Here is a tidbit from what appears to be Al Jazeera English’s own sources:
Nearly 140 millionaires have asked a divided US congress to increase their taxes for the sake of the nation.
"Please do the right thing, raise our taxes," the entrepreneurs and business leaders wrote to President Barack Obama and congressional leaders on Wednesday, noting that they benefited from a sound economy and now want others to do so.
The letter was signed by 138 members of "Patriotic Millionaires for Fiscal Strength".
The group was created a year ago during a failed bid to persuade congress to end tax cuts for millionaires enacted under Obama's predecessor, the Republican George Bush.
Al Jazeera's Alan Fisher, reporting from Washington DC, said the group is now making the same request of a 12-member congressional "super committee", which is struggling to reach a bipartisan deal to cut the deficit by at least $1.2tn over the next decade in order to help put the nation on sound financial footing.
While I do not wish to question the patriotism of those 138 members, I am not sure their strategy is the most effective approach. The Occupy movement is as much about the failure of our government to “do the right thing” as it is about the prevailing obscene division of wealth. It is time to give serious consideration to the hypothesis that our government may be responsible for the lion’s share of the problem, not because (as the TEA Party wishes us to believe) it is too big but because (as Senator Bernie Sanders observed this morning on C-SPAN) it just is not working very well for reasons having more to do with preoccupation with power than with the inefficiencies of size.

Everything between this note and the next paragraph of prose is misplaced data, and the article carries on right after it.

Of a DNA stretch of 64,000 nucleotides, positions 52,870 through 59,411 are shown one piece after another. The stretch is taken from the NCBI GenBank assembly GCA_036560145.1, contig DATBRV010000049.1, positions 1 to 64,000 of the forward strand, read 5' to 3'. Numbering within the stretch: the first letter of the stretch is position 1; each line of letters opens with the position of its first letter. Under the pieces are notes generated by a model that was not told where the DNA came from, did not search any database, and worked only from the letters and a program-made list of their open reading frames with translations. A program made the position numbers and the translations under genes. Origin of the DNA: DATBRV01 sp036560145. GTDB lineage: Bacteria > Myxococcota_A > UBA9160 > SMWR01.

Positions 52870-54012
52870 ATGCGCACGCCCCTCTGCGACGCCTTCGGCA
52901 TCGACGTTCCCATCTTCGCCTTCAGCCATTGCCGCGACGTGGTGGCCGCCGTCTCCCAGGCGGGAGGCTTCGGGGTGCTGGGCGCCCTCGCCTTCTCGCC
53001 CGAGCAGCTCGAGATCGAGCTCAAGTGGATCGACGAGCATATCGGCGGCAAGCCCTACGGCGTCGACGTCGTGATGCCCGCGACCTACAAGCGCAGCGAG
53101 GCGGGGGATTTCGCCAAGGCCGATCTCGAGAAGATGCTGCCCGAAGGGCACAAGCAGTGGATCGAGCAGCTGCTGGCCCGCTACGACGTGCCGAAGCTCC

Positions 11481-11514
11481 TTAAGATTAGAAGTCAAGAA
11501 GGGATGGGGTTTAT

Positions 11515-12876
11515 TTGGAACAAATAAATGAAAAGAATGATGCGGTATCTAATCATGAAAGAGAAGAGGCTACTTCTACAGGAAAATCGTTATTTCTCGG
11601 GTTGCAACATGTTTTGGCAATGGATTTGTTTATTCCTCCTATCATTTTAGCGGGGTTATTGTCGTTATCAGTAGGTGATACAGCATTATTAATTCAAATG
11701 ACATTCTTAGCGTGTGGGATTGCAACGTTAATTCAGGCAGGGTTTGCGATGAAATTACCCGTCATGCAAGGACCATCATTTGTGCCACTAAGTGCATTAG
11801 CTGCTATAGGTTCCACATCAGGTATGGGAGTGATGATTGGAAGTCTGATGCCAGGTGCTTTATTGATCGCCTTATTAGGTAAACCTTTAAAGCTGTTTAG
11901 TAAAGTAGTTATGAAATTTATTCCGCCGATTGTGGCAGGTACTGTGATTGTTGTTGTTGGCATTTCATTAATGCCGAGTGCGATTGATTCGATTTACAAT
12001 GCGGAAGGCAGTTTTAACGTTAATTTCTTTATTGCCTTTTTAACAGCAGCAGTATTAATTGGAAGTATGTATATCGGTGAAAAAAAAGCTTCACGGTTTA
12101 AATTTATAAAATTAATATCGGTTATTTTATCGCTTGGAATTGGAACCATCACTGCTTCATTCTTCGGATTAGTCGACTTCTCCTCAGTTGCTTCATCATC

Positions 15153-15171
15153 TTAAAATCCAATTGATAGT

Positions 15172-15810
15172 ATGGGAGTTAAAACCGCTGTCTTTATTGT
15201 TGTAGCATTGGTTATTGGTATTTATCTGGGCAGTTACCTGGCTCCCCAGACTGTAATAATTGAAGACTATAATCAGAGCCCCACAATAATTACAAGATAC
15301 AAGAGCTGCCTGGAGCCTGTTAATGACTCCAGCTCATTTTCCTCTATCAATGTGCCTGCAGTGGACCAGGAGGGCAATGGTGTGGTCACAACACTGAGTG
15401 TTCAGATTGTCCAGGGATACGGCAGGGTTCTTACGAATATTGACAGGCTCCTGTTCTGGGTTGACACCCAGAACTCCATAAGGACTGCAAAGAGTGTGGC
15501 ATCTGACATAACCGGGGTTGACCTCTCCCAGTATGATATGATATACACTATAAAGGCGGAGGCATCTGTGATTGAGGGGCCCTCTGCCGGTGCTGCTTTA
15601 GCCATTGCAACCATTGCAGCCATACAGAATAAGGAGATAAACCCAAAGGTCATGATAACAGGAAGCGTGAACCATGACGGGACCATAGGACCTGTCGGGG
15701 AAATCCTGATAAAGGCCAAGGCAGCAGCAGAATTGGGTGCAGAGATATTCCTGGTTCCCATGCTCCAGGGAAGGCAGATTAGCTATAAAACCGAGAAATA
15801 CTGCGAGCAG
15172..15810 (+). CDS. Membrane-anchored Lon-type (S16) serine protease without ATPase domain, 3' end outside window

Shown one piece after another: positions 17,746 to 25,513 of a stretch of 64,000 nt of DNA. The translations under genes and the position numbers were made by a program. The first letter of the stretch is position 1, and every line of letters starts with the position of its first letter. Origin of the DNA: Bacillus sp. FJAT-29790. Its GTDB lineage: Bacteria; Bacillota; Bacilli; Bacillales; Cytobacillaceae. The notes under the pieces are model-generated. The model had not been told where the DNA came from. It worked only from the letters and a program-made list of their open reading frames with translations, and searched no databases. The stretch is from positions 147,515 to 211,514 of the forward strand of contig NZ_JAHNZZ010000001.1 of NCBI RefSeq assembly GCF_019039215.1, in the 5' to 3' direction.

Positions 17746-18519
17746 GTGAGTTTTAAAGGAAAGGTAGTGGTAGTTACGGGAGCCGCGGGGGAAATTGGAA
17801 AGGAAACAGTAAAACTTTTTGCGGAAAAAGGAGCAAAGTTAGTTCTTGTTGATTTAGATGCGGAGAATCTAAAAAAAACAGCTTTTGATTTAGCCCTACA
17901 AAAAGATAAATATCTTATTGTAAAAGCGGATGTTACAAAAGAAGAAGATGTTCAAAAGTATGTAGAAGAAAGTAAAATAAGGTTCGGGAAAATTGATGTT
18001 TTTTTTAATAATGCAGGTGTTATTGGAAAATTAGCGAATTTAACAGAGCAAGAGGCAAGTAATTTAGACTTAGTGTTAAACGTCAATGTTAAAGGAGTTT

Thus, it may be better for those 138 millionaires to circumvent the government, rather than petition it. It should not be difficult for them to set up their own non-profit beneficent organization that can make its own decisions as to how wealth can be distributed to address problems such as health care and unemployment. They could then donate their wealth to this organization (in an amount that factors in the tax break they would receive for doing so). This could well be a major shift from current European logic, where it appears that power is passing to technocrats who only want to think about austerity. The premise seems simple enough: If you have 138 individuals who care more about the public good than our elected representative do and they have the fiscal clout to do something about the degradation of that public good, why should they assume that only government can provide a solution?